Meditation and Movement

Imagine you’re running on a treadmill at the gym. You might look at the clock from time to time, and think, “What time is it? When is this workout going to end?” When people exercise, they sometimes get bored or impatient.

But there’s a way to reap the health benefits of exercise, and make it less boring (and even fulfilling): You can also exercise your mind at the same time.

If you meditate while you run, you’ll open up to the present moment, which makes the exercise more pleasant. That hits two birds with one stone. You get healthier from exercising, and feel more fulfilled from meditation.

Practicing walking meditation is a great way to learn how to bring meditation and mindfulness into exercise and other movement practices. Typically, it’s easier to concentrate during simple activities, and harder to concentrate during complex activities. For example, when you’re cooking a meal, there’s a lot going on. That makes it harder to concentrate. It’s a little easier to concentrate if you’re just walking. This makes walking well-suited to meditation.

There are many ways to meditate, and you can do any of them while walking. One simple option is to pay attention to what you feel in your body. How are your arms swinging? What does it feel like as your feet hit the ground? Your mind might wander to thoughts about the past or the future, or to what you’re seeing or hearing around you. If that happens, simply bring your attention back to body sensations. You can make that more interesting if you challenge yourself to notice details you didn’t notice before. Be like a detective. As you’re feeling your arms swing, see if you can sense smaller and smaller sensations and how they feel. That can become really interesting.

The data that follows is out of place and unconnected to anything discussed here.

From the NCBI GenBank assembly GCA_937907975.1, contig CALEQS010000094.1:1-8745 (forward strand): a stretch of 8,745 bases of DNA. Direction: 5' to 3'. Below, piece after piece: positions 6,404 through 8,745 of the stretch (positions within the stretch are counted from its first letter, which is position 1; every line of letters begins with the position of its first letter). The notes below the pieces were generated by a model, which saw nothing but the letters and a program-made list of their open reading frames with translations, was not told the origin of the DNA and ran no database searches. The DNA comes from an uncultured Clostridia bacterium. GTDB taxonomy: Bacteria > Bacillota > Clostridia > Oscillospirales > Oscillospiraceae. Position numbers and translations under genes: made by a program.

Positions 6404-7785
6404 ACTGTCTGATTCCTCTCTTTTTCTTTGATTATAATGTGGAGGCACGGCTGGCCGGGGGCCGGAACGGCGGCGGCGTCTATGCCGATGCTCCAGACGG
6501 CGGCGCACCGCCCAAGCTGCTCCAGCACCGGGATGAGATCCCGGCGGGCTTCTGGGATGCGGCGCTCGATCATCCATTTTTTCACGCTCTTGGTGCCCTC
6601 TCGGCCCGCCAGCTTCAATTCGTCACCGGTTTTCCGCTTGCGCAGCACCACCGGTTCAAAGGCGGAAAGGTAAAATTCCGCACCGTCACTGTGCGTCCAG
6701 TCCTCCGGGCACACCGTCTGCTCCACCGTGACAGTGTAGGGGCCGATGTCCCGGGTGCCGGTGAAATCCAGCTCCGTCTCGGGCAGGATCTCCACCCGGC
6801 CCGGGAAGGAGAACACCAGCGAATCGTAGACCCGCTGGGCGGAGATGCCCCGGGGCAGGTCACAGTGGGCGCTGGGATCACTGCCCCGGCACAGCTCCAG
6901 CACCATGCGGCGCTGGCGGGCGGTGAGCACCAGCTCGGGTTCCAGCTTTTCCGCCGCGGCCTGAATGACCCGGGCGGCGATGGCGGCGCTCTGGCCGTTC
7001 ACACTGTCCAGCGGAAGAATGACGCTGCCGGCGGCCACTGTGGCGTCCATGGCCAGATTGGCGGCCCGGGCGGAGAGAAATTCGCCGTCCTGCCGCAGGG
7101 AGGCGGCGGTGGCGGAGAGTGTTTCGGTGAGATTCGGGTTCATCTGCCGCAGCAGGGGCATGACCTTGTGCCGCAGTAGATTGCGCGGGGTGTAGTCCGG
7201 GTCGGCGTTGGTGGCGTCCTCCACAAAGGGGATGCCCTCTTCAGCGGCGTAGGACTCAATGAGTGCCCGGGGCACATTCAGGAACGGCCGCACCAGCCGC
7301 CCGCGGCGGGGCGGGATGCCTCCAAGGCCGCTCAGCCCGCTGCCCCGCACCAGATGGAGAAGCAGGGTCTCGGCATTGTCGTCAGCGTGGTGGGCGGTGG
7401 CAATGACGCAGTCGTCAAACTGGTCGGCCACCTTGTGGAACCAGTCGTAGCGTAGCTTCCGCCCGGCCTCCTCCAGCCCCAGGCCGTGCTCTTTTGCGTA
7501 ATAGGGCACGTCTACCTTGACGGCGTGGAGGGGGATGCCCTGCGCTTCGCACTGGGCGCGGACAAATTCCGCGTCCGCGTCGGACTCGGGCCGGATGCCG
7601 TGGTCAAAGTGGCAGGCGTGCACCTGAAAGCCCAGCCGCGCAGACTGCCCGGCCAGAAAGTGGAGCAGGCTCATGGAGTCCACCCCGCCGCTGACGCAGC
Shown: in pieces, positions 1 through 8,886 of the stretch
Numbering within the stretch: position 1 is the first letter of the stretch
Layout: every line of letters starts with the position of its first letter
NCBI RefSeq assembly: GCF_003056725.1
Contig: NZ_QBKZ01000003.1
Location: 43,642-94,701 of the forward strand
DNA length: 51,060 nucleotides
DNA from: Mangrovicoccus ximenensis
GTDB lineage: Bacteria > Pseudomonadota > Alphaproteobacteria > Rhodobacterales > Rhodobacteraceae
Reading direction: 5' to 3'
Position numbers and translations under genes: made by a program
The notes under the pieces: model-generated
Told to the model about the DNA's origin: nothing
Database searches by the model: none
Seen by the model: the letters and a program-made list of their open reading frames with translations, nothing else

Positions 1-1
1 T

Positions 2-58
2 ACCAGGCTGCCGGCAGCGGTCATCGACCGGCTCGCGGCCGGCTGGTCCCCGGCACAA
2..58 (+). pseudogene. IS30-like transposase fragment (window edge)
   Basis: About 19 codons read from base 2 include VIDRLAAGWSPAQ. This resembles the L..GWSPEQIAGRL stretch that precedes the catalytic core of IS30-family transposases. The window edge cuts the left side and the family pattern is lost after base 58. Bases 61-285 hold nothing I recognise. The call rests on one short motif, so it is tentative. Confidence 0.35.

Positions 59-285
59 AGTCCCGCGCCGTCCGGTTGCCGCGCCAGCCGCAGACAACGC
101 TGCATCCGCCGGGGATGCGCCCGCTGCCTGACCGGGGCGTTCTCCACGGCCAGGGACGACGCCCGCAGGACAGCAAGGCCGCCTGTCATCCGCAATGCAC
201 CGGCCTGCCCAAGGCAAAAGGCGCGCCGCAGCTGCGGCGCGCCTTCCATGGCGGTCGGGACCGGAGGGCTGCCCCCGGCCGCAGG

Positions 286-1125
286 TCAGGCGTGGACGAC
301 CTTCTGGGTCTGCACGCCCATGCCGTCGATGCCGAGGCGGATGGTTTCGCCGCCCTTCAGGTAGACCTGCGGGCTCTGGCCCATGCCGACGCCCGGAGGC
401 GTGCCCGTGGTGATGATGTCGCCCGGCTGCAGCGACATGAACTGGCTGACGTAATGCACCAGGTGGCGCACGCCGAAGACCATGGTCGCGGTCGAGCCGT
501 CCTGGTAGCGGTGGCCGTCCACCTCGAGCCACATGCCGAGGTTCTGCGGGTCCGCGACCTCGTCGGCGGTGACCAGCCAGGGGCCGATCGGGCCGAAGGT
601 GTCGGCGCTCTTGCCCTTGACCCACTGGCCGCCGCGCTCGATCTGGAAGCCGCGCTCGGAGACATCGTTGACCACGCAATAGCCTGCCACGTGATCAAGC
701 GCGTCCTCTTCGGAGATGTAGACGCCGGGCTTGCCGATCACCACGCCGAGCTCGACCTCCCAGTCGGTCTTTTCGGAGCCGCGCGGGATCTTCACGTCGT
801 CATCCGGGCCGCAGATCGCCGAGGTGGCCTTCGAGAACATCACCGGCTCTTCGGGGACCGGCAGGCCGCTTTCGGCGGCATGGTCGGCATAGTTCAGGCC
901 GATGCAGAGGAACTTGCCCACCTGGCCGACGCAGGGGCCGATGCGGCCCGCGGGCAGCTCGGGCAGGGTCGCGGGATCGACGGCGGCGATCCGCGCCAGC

Another option is to pay attention to the sounds that you hear around you. That can be fun because we often walk in places with interesting sounds, like cities or parks. There’s a lot going on, and it can be interesting to pay attention to that. As you pay attention to sounds, ask, what exactly are you hearing? What directions are sounds coming from? Are they near or far away? Are the sounds getting louder or softer? Just try to notice as many details as you can.

The main problem with walking meditation is that it can be hard to concentrate. One trick is to start your meditation in stillness. Before you walk, practice meditating while sitting or standing. Then, once you get some momentum going, you can transition into walking. That can make it easier to concentrate during walking meditation.

I’d recommend starting with ten minutes of walking meditation. If you’re already going on walks for twenty or thirty minutes, set aside ten minutes in your walk to try a meditation technique like the ones I talked about. Try that for a week. You might find you’re getting the hang of it and enjoying it. Then you can go from there, and add more time if you want to.